After mentally berating myself the whole car ride home, Mike was a beautiful sight even though I was sure he was going to be mad at me. Which is absurd. Stress is a strange beast.

As soon as I got settled on the couch, Mike said some lovely words, “Ok, so here’s what we’re going to do.” I love this man. When we were first bonding over beer pong, I had no idea I was falling in love with the dude Most Likely to Survive the Apocalypse. Which is convenient considering I just got an apocalypse notification from my Google Calendar the other day.

Once Mike started talking, the mental beration subsided. I wasn’t an idiot. I hadn’t ruined life. I apparently have weak Achilles’ tendons or a propensity push those tendons too hard or a little bit of both. I was going to need some (a lot) of help in the weeks to come. And that’s ok.

My First Achilles’ Rupture



Three weeks ago, I ruptured my right Achilles’ tendon. Seven years ago, I ruptured my left. We’ll start with that one.

Someone lobbed a long ball down the soccer field and I took off towards the goal. The next thing I knew I was on the ground wondering who the hell threw a rock at the back of my ankle and why. In the time it took for that thought to enter and leave my mind, I realized that nobody had thrown a rock at me and something was terribly incorrect in my left foot.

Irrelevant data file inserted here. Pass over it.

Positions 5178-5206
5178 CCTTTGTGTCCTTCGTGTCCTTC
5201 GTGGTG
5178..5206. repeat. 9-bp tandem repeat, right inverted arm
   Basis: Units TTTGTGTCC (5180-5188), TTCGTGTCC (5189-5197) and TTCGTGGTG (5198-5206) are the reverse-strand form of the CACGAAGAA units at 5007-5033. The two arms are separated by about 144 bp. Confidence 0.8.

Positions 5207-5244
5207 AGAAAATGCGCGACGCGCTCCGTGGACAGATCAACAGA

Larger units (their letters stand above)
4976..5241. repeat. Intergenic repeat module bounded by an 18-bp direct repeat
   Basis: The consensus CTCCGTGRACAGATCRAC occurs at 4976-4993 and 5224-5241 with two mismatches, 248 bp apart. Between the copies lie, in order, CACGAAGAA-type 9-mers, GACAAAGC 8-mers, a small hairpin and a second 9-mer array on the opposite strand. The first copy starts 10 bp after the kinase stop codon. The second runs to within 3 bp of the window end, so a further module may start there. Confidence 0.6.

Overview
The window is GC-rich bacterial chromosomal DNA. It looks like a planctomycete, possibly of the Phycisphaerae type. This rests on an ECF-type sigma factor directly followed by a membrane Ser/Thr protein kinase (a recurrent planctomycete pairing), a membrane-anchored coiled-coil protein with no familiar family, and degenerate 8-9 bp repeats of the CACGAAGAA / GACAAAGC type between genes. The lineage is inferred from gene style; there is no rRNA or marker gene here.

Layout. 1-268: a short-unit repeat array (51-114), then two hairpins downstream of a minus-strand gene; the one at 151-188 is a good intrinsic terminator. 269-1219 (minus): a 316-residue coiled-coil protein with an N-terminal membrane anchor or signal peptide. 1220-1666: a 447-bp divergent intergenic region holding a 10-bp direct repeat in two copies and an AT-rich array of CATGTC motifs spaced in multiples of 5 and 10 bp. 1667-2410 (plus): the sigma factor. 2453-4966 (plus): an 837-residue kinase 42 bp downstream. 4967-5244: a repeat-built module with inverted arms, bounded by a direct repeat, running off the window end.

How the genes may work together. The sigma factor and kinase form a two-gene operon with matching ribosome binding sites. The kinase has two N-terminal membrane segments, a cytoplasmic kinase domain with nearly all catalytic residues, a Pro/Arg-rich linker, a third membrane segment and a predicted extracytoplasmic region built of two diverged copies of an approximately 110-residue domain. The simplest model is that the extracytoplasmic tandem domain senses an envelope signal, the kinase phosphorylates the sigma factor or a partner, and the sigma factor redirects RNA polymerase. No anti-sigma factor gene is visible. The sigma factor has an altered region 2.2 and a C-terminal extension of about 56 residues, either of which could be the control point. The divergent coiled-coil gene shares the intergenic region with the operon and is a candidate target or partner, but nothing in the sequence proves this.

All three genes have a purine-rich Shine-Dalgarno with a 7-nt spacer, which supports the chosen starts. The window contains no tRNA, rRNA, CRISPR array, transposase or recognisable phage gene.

I hopped over to the sidelines not knowing exactly what was wrong but that I most definitely should not put any weight on that foot. This was only my third time playing with this St. Louis pickup group so I hardly even knew anybody’s name. A few people asked me if I was alright and I said “I will be, just can’t walk right now.” Most everybody was still playing so I proceeded to strap my backpack onto my back and start the long hop back to my car. Hopping with a backpack is awkward to say the least.
I’ve been reading a bunch of Achilles blogs lately and there are several people who talk about hobbling around after the rupture or even this one guy who broke BOTH OF HIS ACHILLES’ tendons chasing after his runaway car and still kept going, stopped the car, and drove it to the ER. Just the thought of that makes me barf in my throat a bit.
There was NO WAY I was putting any weight on that foot, so I’d hop a few yards, pause, hop a few more, lean against a tree, hop a bit more. After a bit I noticed a guy at a nearby baseball game had turned away from the game and was watching me instead. He started to walk over and asked if I’d like any help. “Yes please.” I’m not the best at asking for help (which is perhaps the reason I keep ending up in situations that require that of me) but I’m halfway decent at accepting when it’s been offered. Halfway.
I was expecting him to offer a shoulder to lean on but instead he just scooped me up backpack and all and asked, “Where to?” I pointed in the direction of my car and thanked him profusely.
Cozy in the driver’s seat, I called my fresh new boyfriend (now husband) Mike and told him I thought I broke my Achilles’ tendon. “No you didn’t.” Even though there was a slight divot at the back of my heel where my Achilles should have been, I chose to believe him until a professional opinion told me otherwise.

Since my right foot was fully functional, I drove home and waited for Mike to come take me to the ER. I really hadn’t experienced much pain from the whole ordeal. Just a strong knowing that my ankle was quite incorrect.